Stuff.co reports that Faitotonu’s services over the years include starting a play group at Rowley School in Christchurch and a computer programme for parents in the low decile area.
Around 30 years ago, Faitotonu also started a voluntary after-school homework program to help year 3 to 8 students from 15 Christchurch schools to better their education using the Tongan language.
He was instrumental in the Lea Faka-Tonga having being included as a National Certificate of Educational Achievement (NCEA) subject and was the moderator for 3 years.
Faitotonu started a course for students from 16 high schools to learn Tongan and gain NCEA credits.
A Tongan radio show he ran on Plains FM for 31 years was part of the service where he delivered messages about education from government to families.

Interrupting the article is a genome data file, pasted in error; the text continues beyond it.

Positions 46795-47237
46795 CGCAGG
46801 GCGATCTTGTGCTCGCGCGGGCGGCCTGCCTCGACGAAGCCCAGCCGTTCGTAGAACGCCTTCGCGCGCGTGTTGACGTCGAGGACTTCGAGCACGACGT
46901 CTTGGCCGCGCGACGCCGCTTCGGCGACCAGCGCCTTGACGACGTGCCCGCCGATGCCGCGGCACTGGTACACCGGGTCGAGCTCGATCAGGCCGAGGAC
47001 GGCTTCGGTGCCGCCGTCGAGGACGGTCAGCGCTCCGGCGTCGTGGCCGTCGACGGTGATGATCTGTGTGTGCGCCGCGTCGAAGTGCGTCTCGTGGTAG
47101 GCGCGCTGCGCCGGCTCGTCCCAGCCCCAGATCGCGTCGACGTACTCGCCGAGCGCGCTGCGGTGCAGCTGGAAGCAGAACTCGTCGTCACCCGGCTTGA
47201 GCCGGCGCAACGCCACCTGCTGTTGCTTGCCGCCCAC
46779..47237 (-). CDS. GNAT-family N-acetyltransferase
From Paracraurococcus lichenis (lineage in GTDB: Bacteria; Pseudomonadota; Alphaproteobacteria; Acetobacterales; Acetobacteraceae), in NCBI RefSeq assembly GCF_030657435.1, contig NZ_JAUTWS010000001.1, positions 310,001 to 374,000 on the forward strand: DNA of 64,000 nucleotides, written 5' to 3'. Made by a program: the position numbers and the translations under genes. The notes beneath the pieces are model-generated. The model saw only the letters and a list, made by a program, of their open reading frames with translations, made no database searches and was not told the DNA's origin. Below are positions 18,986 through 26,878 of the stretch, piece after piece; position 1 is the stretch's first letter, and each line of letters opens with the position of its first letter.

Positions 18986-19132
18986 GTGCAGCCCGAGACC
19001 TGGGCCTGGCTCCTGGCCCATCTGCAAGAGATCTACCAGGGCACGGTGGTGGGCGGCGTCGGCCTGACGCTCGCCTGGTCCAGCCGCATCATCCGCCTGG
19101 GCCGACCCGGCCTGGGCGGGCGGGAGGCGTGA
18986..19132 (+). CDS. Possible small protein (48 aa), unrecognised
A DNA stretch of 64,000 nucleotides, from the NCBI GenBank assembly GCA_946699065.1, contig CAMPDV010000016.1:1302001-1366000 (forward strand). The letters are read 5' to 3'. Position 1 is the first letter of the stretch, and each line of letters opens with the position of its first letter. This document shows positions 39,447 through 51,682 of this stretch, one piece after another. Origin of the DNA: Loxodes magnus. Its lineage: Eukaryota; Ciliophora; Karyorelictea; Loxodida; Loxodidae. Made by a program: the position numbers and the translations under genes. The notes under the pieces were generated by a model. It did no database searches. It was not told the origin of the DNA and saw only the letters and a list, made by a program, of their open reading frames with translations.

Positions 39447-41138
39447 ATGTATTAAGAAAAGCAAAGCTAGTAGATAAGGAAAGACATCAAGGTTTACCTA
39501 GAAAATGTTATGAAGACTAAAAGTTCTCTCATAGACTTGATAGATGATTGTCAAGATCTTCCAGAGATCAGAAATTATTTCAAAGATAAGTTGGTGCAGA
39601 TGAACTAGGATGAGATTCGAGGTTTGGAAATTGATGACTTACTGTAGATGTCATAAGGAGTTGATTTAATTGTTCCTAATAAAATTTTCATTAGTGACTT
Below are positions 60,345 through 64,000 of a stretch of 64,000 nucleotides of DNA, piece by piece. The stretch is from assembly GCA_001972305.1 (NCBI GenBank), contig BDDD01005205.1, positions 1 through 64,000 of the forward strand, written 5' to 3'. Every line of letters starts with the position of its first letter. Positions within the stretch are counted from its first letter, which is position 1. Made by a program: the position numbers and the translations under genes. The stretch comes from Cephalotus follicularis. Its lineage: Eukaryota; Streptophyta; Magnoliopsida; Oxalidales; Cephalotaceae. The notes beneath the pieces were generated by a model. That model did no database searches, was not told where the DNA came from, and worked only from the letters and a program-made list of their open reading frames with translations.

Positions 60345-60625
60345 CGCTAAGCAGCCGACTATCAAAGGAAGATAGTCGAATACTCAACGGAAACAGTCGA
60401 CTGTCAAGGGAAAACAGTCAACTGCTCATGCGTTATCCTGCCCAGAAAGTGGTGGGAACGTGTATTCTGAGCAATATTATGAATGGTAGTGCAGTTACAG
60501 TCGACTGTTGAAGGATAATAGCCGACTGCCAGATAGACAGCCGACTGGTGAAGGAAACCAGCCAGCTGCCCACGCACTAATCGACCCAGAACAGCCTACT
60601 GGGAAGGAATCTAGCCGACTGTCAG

Faitotonu moved to New Zealand in 1984, where he took up a job helping to build the Clyde Dam for the Ministry of Works.
He even worked in Antarctica to build a water reservoir.
He then accepted a lab technician role at Canterbury University in 1986.
Faitotonu is a Pacific adviser at the university and for the Ara Institute, where he assists in improving outcomes and campuses for Pasifika students.